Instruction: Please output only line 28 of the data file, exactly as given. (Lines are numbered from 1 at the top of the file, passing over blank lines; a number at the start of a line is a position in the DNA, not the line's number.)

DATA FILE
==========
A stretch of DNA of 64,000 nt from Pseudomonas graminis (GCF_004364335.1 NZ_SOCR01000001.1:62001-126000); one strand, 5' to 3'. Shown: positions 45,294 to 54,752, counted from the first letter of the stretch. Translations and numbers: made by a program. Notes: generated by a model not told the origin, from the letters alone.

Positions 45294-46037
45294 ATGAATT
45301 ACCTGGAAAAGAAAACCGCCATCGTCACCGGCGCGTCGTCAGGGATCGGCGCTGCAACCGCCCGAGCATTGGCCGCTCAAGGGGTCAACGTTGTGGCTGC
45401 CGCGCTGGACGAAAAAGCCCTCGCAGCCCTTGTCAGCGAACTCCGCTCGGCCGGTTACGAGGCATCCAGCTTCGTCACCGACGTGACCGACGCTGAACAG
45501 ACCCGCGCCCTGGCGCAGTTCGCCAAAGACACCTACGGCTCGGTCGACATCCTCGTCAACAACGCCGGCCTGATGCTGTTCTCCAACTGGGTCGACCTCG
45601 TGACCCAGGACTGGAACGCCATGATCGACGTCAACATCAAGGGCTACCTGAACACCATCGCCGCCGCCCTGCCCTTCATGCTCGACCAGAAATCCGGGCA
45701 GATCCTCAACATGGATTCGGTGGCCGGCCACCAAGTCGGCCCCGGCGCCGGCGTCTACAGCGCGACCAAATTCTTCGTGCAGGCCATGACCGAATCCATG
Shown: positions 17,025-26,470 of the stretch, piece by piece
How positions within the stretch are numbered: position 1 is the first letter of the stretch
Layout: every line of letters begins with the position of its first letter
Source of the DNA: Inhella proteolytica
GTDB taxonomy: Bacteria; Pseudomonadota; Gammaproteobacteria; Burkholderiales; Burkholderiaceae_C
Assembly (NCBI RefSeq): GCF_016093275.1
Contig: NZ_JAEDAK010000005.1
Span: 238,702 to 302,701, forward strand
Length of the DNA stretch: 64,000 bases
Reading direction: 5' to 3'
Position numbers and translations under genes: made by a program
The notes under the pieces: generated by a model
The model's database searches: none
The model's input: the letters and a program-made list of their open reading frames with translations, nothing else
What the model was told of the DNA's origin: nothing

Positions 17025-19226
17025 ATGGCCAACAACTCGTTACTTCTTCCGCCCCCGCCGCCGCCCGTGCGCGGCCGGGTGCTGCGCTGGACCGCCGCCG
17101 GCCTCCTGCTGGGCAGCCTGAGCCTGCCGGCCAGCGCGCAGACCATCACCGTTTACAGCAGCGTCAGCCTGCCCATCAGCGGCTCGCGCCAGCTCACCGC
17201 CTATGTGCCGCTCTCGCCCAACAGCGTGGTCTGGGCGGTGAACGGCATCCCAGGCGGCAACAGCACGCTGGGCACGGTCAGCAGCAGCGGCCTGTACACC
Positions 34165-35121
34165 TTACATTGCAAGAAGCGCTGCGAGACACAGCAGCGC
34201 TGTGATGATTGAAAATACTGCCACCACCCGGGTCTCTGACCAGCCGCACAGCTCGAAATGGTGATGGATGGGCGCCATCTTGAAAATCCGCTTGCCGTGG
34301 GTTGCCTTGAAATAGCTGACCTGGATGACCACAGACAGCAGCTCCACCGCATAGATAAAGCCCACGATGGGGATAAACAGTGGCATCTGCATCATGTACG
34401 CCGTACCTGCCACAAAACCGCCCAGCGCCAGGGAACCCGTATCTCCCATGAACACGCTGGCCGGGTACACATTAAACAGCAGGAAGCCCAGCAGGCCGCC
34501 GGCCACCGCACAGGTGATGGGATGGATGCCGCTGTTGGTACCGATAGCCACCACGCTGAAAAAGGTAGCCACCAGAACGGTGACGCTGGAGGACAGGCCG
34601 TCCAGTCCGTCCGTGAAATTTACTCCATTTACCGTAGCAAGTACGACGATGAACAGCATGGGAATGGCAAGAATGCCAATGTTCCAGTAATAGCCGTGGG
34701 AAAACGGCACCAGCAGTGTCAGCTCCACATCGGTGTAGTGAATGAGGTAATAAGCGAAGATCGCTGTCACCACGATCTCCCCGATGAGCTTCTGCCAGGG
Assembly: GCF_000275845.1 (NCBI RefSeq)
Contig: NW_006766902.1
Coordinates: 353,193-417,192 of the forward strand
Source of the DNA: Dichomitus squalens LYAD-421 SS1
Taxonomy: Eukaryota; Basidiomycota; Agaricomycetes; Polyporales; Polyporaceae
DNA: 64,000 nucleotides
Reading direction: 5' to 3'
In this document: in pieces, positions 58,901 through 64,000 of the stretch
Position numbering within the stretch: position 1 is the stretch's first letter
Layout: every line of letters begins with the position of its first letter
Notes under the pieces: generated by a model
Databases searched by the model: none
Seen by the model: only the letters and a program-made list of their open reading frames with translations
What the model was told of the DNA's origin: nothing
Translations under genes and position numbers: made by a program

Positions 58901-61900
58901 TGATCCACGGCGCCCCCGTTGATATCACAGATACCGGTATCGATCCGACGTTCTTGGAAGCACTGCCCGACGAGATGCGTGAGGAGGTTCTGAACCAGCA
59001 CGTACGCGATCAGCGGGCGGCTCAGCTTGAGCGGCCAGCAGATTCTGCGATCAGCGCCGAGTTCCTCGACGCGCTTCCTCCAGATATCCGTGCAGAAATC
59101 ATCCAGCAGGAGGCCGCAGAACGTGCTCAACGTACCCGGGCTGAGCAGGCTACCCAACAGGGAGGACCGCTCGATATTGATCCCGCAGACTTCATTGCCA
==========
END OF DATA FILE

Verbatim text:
Positions 34165-35121